Born in England during the Late Pleistocene Age, Michael Joll has called Canada home since shortly after Confederation. He has held many jobs, from selling Continental Delicatessen in Selfridges on Oxford Street in London, to temporary part time deck hand and purser on a car ferry plying the North Reach of the Bay of Quinte. In between he was gainfully employed for forty years too many. Retired since 2004 (“The hours are great, the pay not so much”) he has spent most of that time writing fiction. He has lived in Brampton, Ontario since the mid-1970s with a wife (his own) and the memories of the dogs with whom he has been privileged to share his life.

 

MJoll New Background for CS

Author Michael Joll

A HANDSOME WOMAN

by Michael Joll

He studied her through binoculars from the shade of his second floor suite balcony at the Fairmont Colony Hotel. A handsome woman, he concluded. Lissome. Striking even, with her thick, wavy red hair pulled back and tied behind her neck. The late afternoon sun caught the silver strands in her hair and set them glinting like quicksilver.

   She stretched her long limbs, arched her back and reached behind her neck with her fingers extended and her toes pointed, a springboard diver about to enter the pike position. She pushed her sunglasses up over her forehead until they rested above her hairline, and swung her legs over the side of the padded chaise lounge until her feet met the patio pavers.

   The Barbados sun had travelled along its prescribed arc and the umbrella no longer cast its shade over her. She reached past a magazine and a thick paperback novel on the table at her elbow and picked up the plastic bottle of 60 sunblock. She squirted a generous amount onto her palm and smoothed it into her thighs.

   He wished he could do it for her.

   Her thighs firmed to her touch while she massaged the lotion into her skin. She bent forward as she worked her quads, squeezing the firm muscles as expertly as a masseuse She turned her attention to her shins and calves and leaned further when she spread the lotion over her ankles and feet. Her breasts moved with her, straining to escape the skimpy bikini top that revealed a tantalizingly generous, freckled cleavage. He held his breath, hoping for an accidental wardrobe malfunction. When none occurred, he took in the polished toenails and matching fingernails, and the freckles dotting her arms and cheeks.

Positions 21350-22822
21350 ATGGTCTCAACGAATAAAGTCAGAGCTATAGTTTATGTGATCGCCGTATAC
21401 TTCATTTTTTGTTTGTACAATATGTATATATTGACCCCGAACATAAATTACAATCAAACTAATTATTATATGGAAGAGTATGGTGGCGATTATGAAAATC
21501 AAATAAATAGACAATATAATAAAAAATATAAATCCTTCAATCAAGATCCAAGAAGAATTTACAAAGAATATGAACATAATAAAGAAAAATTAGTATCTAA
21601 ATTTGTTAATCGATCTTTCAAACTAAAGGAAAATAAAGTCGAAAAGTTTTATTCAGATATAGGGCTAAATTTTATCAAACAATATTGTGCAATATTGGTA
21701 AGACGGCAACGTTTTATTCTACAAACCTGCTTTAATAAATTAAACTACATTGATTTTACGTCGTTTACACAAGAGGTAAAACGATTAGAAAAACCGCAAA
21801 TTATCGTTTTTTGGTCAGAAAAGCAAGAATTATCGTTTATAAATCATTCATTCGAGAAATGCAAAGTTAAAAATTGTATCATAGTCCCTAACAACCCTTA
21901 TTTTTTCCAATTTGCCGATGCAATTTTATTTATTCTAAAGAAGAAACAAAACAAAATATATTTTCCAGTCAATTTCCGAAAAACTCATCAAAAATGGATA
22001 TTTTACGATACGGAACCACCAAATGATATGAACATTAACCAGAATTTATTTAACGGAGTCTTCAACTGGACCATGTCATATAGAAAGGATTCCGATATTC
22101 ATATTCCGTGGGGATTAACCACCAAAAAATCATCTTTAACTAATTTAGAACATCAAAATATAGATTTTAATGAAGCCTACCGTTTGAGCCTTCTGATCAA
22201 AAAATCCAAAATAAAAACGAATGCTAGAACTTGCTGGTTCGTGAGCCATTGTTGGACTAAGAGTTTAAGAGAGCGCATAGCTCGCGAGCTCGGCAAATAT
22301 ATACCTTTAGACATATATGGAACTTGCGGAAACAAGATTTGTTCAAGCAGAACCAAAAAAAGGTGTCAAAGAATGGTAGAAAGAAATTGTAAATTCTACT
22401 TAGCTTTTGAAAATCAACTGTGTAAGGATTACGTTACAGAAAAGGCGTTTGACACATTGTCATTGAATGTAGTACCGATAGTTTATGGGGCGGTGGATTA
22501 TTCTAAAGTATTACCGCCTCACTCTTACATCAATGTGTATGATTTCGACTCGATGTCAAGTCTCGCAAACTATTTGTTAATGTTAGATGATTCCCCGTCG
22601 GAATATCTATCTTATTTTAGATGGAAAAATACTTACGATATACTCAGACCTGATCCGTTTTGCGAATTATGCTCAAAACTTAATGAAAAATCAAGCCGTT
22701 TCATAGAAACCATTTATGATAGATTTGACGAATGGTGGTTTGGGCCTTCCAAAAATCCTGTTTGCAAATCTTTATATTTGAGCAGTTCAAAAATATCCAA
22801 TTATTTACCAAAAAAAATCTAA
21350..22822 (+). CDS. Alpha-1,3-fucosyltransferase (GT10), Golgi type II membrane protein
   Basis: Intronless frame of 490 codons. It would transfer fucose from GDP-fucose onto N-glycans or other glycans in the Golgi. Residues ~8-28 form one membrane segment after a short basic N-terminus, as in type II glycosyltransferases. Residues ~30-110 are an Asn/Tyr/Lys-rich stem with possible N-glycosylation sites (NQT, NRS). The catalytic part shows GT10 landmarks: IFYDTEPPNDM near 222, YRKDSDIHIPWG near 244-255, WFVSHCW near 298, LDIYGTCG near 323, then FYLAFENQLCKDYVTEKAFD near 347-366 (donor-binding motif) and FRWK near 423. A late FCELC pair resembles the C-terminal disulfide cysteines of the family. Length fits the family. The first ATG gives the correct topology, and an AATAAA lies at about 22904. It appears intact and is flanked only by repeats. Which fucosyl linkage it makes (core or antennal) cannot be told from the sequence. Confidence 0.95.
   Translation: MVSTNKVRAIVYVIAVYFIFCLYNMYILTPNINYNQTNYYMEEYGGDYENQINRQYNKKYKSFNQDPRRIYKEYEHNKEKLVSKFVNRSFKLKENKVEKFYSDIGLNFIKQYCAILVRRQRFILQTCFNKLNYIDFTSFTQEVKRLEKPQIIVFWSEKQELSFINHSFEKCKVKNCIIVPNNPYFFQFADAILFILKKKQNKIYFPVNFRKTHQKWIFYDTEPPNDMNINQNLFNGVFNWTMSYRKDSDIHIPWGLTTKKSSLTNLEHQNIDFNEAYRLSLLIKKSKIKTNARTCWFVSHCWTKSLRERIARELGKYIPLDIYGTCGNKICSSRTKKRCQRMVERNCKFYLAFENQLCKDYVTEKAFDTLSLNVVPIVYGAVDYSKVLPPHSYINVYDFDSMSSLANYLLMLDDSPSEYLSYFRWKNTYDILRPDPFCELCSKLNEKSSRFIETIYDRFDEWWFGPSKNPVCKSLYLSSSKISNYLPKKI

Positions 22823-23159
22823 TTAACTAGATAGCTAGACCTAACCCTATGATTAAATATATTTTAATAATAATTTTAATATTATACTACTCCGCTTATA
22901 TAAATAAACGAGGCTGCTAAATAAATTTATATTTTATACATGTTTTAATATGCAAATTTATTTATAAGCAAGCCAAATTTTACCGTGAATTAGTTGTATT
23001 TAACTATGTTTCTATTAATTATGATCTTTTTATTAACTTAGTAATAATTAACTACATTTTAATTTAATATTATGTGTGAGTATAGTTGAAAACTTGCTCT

He sighed. Without question he was in love with the red-haired goddess lounging beside the pool.

   He set aside his binoculars and rubbed his eyes. A bead of sweat ran from his temple, along his jaw line and under his chin. He made no attempt to mop it as it disappeared into the tangle of grey chest hair sprouting from his pale skin.

   Her calisthenics over for the moment, the goddess sat up again. She applied another generous helping of sunblock to her abdomen and over her breasts and throat, slipping her fingers beneath the cloth of her bikini top. Making sure she had all the bases covered, the man decided, the binoculars back to his eyes again, regretting that he was too late and too far away to offer help. She undid the elastic back strap, reached behind her neck to untie the shoelace thin straps and let them dangle at her side while she held the top in place with one hand. Inviting. If she knew what she was doing to him . . . She pulled the front of her bikini top down until the interesting bits almost peeked out, leaned against the backrest of the chaise and applied lotion to her face and shoulders. Satisfied, she dropped her sunglasses over her nose and glanced over her shoulder toward the hotel.

   He held his breath. “She’s teasing me,” he muttered. “It’s as if she knows I’m watching her.”

   A slight commotion coming from the beach disturbed the man’s thoughts. He aimed the binoculars in the direction in which he saw several people pointing. He focused through the palm trees near the water’s edge, and then he saw them: a shoal of flying fish breaking the surface of the Caribbean, their fins flailing the surface into a maelstrom and showering the still air with a million diamonds. Hard on their heels a pod of dolphins surfaced, basket-weaving their sleek bodies over and through the lazy waves in search of dinner.

   He turned his attention to the woman at the pool edge, on her feet now and clutching her bikini top to her chest with one hand while shielding her eyes from the sun with the other. She turned to a white-haired woman at her side and pointed out to sea. The old woman followed the line of the outstretched arm and jumped with excitement at the sight of the dolphins in full chase. He saw the women exchange words, then resume their seats once the show was over.